and thousands of stockholders depend upon the dividends upon their bank
stock for support. I t is an interest which has stood b y the government in its
' struggles with a gigantic rebelfcon; and now, when it is indispensable that tlie
.government'should control the issues of paper money, there has been created
i a national banking system, not to destroy the State banks but to absorb them,
and that, too, without prejudice to their stockholders.
Governments should not be bankers. None has existed which could be safely
,trusted with the privilege of permanently issuing its own notes as money. Circulating notes have been issued under peculiar circumstances b y other governments, as i t is now being done b y that of the United States, but the judgment
of tho world is against i t as a permanent policy, and nothing but an overpowering public exigency w i l l at any time j u s t i f y it. Under popular institutions
like ours no more dangerous, no more corrupting power could be lodged in the
hands of the party i n possession of the government; none more perilous to
official probity, and free elections. Give to a party dominant i n the legislative
and executive branches of the government tlie authority of issuing paper money
for the purpose of furnishing the country w i t h its currency, subject as i t would
be to no restraint but its own pleasure, and what guaranty would there be that
this authority would be honestly and judiciously used? I f there were no risk
-in the preparation of tlie notes, and checks were provided to make fraudulent
issues an impossibility, the power of issuing government promises as a circulating
medium is too dangerous a one to be conferred upon any party, except under
extraordinary circumstances.
;
The present issue of United States notes as lawful money, and the decisions
of the courts sustaining the constitutionality of the issue, have been justified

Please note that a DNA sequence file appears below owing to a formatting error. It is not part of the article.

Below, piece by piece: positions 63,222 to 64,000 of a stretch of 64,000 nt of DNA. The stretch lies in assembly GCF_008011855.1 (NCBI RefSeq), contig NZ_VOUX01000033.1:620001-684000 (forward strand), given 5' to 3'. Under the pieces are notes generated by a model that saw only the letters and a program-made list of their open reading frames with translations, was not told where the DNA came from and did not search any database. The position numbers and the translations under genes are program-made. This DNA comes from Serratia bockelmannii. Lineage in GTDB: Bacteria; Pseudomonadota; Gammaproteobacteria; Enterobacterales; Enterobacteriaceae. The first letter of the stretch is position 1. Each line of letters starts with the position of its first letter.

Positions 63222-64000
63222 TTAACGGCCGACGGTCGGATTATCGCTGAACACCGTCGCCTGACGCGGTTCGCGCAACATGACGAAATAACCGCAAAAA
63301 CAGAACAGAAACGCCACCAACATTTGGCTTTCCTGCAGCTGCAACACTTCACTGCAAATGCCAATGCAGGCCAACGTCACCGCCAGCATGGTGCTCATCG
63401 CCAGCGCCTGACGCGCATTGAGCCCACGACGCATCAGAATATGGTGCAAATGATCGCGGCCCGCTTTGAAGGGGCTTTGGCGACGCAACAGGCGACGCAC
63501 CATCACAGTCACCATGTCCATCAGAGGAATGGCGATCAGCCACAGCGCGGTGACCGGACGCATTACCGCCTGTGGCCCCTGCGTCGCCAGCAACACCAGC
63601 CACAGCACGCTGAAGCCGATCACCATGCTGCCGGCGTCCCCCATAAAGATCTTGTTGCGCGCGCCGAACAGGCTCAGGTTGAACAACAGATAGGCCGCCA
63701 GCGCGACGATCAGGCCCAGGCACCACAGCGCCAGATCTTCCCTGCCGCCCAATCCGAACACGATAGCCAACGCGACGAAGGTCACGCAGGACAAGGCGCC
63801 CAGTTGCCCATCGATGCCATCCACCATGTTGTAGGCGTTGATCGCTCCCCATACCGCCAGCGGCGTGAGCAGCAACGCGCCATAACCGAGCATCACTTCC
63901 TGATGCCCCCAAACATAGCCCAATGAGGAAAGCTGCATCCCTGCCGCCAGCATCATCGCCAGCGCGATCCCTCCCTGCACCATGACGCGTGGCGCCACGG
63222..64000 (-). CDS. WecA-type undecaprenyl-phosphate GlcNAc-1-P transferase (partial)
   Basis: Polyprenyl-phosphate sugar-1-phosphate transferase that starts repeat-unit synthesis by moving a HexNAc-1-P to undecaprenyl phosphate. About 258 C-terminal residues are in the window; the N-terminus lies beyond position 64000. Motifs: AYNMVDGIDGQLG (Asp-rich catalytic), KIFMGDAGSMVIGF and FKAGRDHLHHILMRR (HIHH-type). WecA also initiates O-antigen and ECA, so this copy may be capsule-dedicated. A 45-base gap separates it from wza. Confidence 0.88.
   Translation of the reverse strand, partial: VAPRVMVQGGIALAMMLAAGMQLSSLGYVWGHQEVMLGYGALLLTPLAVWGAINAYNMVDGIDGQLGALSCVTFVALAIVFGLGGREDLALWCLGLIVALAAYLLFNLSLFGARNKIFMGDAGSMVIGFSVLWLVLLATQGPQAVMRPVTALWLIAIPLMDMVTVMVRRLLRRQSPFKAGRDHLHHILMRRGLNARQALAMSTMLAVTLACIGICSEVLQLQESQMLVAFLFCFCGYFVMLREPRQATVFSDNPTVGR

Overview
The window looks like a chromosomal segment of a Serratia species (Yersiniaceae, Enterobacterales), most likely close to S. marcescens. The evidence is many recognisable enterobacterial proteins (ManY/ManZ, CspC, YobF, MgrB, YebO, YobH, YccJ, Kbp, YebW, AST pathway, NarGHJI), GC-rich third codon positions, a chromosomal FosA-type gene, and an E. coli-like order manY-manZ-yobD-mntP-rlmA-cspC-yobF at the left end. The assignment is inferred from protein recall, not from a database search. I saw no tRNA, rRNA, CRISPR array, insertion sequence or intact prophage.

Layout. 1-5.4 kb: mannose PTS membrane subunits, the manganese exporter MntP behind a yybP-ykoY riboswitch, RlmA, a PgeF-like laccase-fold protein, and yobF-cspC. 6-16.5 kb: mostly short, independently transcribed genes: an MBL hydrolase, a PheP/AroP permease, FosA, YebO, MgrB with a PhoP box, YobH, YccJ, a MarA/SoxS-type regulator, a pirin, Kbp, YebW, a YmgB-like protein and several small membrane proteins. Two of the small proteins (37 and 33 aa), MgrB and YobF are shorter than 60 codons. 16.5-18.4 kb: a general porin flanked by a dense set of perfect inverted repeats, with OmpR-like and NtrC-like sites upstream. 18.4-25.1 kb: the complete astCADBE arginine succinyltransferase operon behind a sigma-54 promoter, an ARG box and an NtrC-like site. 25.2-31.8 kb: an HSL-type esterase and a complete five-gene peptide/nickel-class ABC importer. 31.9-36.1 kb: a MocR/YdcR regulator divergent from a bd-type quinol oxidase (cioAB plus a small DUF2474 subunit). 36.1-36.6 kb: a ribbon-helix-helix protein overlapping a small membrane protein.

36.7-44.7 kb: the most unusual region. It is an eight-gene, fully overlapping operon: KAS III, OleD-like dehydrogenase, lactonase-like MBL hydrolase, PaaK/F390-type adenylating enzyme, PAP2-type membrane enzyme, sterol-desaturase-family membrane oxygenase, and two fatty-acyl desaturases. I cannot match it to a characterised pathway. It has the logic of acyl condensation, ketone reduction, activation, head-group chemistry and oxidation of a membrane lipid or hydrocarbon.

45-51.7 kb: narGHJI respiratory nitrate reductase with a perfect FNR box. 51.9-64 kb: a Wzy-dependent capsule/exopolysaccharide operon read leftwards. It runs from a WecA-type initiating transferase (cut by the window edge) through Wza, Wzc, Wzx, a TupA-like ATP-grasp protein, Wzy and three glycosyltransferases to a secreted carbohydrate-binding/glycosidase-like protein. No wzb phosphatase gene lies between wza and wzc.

b y the consideration that under a great public necessity, when the nation's life
is i n peril, policies must be framed and laws must be interpreted w i t h a view to
the preservation of the government. This is the paramount consideration to
which all others must bend. Whatever opinions may have been, i n times past,
entertained in regard to the propriety .of the issue of United States notes, and
the expediency as well as the constitutionality of the law making them a legal
tender, there are now, I apprehend, very few intelligent persons who are not
persuaded that without these notes, and the character of lawful money given
to them b y Congress and confirmed b y the courts, the credit of the nation
would have, given way at the very outbreak of the rebellion. W h e n the war
has been concluded, and the exigency which made the issue of government
notes a necessity has ceased to exist, there w i l l be very few to advocate the
continued use of them on the ground of economy.
I f , however, there were no objections of the k i n d alluded to, there are other
objections to the permanent issue of circulating notes b y the government, which
must be apparent to all who have considered the object and uses of a paper
currency.
;
, Paper money has been found to be useful, or rather an absolute necessity in
all commercial countries for the convenient transaction of business, and as a
circulating representative of values too large to be represented b y coin. Although
the fruitful cause of great evils, b y reason of its unregulated use, and of itsi
uncertain and frequently deceptive character, the general uti!ity of i t can hardly